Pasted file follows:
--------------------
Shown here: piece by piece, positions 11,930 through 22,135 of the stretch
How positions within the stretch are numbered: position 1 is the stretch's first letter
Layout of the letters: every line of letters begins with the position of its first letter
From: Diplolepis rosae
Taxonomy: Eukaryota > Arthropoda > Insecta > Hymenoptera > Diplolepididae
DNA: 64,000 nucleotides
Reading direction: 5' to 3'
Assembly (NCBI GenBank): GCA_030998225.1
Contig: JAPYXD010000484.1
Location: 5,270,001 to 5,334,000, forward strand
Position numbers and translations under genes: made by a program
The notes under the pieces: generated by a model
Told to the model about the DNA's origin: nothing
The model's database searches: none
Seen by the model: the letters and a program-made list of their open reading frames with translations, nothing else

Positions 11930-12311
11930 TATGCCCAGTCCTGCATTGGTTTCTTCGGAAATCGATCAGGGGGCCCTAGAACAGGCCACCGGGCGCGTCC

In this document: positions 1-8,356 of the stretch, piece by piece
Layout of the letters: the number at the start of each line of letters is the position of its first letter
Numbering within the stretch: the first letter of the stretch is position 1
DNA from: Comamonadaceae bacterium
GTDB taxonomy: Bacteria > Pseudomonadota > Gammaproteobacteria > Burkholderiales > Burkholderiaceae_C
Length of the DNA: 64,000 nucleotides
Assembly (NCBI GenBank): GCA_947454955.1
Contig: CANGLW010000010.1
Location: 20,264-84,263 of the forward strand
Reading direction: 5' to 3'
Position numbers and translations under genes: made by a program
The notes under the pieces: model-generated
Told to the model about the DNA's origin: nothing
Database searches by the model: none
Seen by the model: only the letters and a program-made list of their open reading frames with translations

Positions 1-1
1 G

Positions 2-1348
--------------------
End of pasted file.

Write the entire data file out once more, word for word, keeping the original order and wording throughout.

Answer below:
Shown here: piece by piece, positions 11,930 through 22,135 of the stretch
How positions within the stretch are numbered: position 1 is the stretch's first letter
Layout of the letters: every line of letters begins with the position of its first letter
From: Diplolepis rosae
Taxonomy: Eukaryota > Arthropoda > Insecta > Hymenoptera > Diplolepididae
DNA: 64,000 nucleotides
Reading direction: 5' to 3'
Assembly (NCBI GenBank): GCA_030998225.1
Contig: JAPYXD010000484.1
Location: 5,270,001 to 5,334,000, forward strand
Position numbers and translations under genes: made by a program
The notes under the pieces: generated by a model
Told to the model about the DNA's origin: nothing
The model's database searches: none
Seen by the model: the letters and a program-made list of their open reading frames with translations, nothing else

Positions 11930-12311
11930 TATGCCCAGTCCTGCATTGGTTTCTTCGGAAATCGATCAGGGGGCCCTAGAACAGGCCACCGGGCGCGTCC

In this document: positions 1-8,356 of the stretch, piece by piece
Layout of the letters: the number at the start of each line of letters is the position of its first letter
Numbering within the stretch: the first letter of the stretch is position 1
DNA from: Comamonadaceae bacterium
GTDB taxonomy: Bacteria > Pseudomonadota > Gammaproteobacteria > Burkholderiales > Burkholderiaceae_C
Length of the DNA: 64,000 nucleotides
Assembly (NCBI GenBank): GCA_947454955.1
Contig: CANGLW010000010.1
Location: 20,264-84,263 of the forward strand
Reading direction: 5' to 3'
Position numbers and translations under genes: made by a program
The notes under the pieces: model-generated
Told to the model about the DNA's origin: nothing
Database searches by the model: none
Seen by the model: only the letters and a program-made list of their open reading frames with translations

Positions 1-1
1 G

Positions 2-1348